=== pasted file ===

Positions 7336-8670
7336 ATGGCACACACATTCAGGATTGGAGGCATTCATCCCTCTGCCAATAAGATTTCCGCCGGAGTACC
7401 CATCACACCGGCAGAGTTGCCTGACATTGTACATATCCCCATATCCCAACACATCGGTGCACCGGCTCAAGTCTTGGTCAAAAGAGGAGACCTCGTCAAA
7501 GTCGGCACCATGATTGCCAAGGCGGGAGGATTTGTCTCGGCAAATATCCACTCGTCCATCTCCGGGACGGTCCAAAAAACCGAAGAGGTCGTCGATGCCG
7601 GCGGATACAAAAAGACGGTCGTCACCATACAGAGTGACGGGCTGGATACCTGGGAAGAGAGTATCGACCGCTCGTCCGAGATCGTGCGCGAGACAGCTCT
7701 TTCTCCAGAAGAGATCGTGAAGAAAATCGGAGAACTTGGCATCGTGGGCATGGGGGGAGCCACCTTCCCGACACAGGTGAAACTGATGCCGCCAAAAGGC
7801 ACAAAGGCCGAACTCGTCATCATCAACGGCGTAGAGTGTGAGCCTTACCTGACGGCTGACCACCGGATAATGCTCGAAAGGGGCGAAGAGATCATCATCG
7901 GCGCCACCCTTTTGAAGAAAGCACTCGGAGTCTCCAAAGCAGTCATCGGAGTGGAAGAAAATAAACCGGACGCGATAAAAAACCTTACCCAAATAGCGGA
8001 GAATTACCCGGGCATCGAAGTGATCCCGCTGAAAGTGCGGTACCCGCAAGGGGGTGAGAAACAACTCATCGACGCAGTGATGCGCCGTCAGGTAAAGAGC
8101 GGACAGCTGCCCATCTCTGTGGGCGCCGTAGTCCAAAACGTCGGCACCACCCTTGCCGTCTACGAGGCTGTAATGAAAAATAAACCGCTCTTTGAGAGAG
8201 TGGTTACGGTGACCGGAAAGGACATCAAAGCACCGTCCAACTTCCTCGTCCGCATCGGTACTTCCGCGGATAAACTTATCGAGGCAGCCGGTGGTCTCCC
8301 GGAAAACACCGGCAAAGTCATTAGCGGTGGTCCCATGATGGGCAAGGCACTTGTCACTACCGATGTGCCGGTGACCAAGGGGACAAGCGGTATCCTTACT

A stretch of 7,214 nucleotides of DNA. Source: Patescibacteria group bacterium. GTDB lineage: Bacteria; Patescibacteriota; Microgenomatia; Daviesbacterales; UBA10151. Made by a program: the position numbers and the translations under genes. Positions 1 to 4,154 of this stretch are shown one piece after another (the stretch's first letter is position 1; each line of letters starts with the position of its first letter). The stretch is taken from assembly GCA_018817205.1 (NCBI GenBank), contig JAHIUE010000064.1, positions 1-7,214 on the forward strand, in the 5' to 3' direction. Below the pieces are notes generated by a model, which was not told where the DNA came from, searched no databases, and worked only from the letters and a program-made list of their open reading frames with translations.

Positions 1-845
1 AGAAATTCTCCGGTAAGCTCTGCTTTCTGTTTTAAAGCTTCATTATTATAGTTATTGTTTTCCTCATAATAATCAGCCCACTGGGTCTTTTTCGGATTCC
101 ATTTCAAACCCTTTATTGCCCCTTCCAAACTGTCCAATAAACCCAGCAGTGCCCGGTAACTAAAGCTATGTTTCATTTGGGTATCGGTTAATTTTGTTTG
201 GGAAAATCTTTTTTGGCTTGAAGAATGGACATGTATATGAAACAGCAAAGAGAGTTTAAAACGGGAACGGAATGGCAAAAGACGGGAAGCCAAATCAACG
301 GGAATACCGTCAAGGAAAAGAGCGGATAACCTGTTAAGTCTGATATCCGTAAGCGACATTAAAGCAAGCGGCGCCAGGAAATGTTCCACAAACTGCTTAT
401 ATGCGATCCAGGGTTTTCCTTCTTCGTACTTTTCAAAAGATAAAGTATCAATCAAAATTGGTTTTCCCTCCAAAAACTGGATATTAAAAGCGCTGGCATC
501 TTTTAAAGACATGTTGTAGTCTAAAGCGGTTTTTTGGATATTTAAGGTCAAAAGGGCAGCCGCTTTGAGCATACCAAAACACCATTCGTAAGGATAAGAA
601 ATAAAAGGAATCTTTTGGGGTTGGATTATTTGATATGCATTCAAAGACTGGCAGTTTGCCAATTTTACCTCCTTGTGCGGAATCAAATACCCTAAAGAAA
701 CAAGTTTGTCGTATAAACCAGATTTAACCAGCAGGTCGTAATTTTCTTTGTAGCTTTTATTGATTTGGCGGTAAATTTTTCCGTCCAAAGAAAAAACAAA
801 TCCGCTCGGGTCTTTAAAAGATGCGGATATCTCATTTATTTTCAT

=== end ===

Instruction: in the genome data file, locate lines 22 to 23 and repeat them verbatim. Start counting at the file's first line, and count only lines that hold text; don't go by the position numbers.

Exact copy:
701 CAAGTTTGTCGTATAAACCAGATTTAACCAGCAGGTCGTAATTTTCTTTGTAGCTTTTATTGATTTGGCGGTAAATTTTTCCGTCCAAAGAAAAAACAAA
801 TCCGCTCGGGTCTTTAAAAGATGCGGATATCTCATTTATTTTCAT